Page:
Uber and Lyft to pay $328M settlement to rideshare drivers for 'stealing earnings,' NY AG announces

ByCatherine Thorbecke, CNNWire
Thursday, November 2, 2023
Uber, Lyft to pay $328M settlement to drivers for 'stealing earnings'
New York rideshare drivers may be eligible to receive part of $328 million in settlement funds from Uber and Lyft for allegedly "cheating drivers out of hundreds of millions of dollars" in earnings.

NEW YORK -- Thousands of rideshare drivers in New York may be eligible to receive significant back pay from Uber and Lyft as part of a settlement announced by the state attorney general on Thursday.

New York Attorney General Letitia James announced two settlement funds totaling $328 million with rideshare companies Uber and Lyft for allegedly "cheating drivers out of hundreds of millions of dollars" in earnings, according to a statement from her office.

The settlements come as the result of multi-year investigations from the state attorney general's office into Uber and Lyft, which found the companies' policies withheld certain pay from drivers and prevented them from receiving some benefits available under New York labor laws.

As part of the settlements, Uber will pay some $290 million and Lyft will pay some $38 million into two separate funds that will be distributed as back pay to current and former drivers. Also as part of the agreement, the rideshare companies will institute improvements in drivers' working conditions, including a minimum driver "earnings floor," the attorney general's office said. While drivers operating in New York City already receive minimum driver pay under current regulations, this means that drivers outside of New York City will receive a minimum rate. Rideshare drivers will now also receive guaranteed paid sick leave.

"For years, Uber and Lyft systematically cheated their drivers out of hundreds of millions of dollars in pay and benefits while they worked long hours in challenging conditions," Attorney General James said in a statement accompanying the announcement.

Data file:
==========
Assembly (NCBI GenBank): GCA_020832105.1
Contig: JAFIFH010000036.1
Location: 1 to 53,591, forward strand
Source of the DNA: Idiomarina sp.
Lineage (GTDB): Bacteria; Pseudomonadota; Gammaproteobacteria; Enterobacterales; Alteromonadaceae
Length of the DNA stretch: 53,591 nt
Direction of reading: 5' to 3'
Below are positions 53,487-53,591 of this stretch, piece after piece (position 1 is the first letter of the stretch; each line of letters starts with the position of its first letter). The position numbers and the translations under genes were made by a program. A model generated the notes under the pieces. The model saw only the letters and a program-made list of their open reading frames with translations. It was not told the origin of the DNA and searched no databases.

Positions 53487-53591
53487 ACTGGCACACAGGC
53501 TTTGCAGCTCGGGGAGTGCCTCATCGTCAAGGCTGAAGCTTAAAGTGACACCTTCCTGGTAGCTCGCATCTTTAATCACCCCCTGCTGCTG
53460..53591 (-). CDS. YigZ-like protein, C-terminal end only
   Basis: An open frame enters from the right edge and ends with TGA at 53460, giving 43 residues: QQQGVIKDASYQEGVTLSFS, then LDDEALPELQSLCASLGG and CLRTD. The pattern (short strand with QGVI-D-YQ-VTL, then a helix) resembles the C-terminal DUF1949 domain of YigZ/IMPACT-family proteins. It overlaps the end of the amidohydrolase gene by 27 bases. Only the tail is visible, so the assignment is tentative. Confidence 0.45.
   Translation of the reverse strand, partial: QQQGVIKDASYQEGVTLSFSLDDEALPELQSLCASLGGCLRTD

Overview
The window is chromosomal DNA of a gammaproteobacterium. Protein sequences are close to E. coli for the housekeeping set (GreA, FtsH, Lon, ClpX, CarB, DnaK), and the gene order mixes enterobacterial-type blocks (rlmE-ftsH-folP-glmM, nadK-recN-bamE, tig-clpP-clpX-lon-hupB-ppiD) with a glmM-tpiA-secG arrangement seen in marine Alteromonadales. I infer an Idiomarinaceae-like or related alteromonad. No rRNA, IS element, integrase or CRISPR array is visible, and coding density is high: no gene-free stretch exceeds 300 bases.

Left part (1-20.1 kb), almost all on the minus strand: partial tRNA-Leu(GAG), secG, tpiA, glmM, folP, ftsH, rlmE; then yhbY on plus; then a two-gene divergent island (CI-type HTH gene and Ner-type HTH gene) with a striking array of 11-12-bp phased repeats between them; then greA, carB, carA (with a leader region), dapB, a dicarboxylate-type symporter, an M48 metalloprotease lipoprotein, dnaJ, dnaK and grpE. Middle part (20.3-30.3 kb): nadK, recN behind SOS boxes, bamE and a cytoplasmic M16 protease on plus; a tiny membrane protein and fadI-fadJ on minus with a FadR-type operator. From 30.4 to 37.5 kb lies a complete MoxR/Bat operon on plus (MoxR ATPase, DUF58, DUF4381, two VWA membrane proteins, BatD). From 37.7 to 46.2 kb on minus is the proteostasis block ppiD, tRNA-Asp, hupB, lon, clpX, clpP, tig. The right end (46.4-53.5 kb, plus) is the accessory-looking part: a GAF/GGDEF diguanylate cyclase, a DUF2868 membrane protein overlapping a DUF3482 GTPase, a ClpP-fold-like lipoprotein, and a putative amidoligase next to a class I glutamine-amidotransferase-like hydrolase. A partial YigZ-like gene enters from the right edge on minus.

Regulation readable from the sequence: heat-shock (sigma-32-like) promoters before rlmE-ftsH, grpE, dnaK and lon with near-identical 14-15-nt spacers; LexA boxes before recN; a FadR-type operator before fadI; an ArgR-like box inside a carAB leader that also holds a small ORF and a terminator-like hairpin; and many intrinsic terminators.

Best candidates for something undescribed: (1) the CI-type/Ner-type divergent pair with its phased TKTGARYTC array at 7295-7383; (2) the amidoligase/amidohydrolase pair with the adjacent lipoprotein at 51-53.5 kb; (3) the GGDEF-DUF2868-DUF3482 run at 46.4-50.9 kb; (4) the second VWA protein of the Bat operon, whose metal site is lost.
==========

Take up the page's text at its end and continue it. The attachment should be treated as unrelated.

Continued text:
"These drivers overwhelmingly come from immigrant communities and rely on these jobs to provide for their families," James added. "This settlement will ensure they finally get what they have rightfully earned and are owed under the law."

James' office accused Uber of deducting sales tax and Black Car Fund fees from drivers' payments from 2014 to 2017, when those taxes and fees should have been paid by passengers. (The Black Car Fund is a New York state-backed surcharge to cover workers' compensation and insurance). The investigation also accuses Uber of misrepresenting deductions made to drivers' pay in their terms of service. James' office, meanwhile, accuses Lyft of similarly deducting an "administrative charge" from drivers' payments from 2015 to 2017 in New York that was equal to the amount of sales tax and Black Car Fund fees that should have been paid by riders.

More than 100,000 drivers in New York stand eligible to receive settlement funds and expanded benefits. Citing surveys, the attorney general's office said nine out of 10 drivers in New York City are immigrants, two-thirds work full-time as drivers and more than half are the primary breadwinners in their households.

Eligible drivers can file a claim to receive the funds from the settlements.

Tony West, Uber's chief legal officer, called the agreement with James' office a "win for drivers across New York State," touting how it provides drivers with both flexibility and new benefits going forward.

In a company blog post, West wrote that Uber has long advocated to "change the status quo to allow those who choose platform work to have both the ability to work when, where and how often they want, as well as receive important benefits."

West said the agreement reached with the New York Attorney General's office "gets us closer to achieving that goal."

"This helps put to rest the classification issue in New York and moves us forward with a model that reflects the way people are increasingly choosing to work," West wrote.

Jeremy Bird, Lyft's chief policy offer, similarly welcomed the agreement.

"This is a win for drivers, and one we are proud to have achieved with the New York Attorney General's Office," Bird said in a statement.

"New York has long been a leader in providing drivers portable benefits through flexible earning opportunities with its Black Car Fund, and this agreement expands upon that foundation," Bird added. "We look forward to continuing this work in order to provide New York drivers the independence and full range of benefits available to those in other states, like California and Washington."

Uber and Lyft drivers may be eligible to receive a settlement fund.

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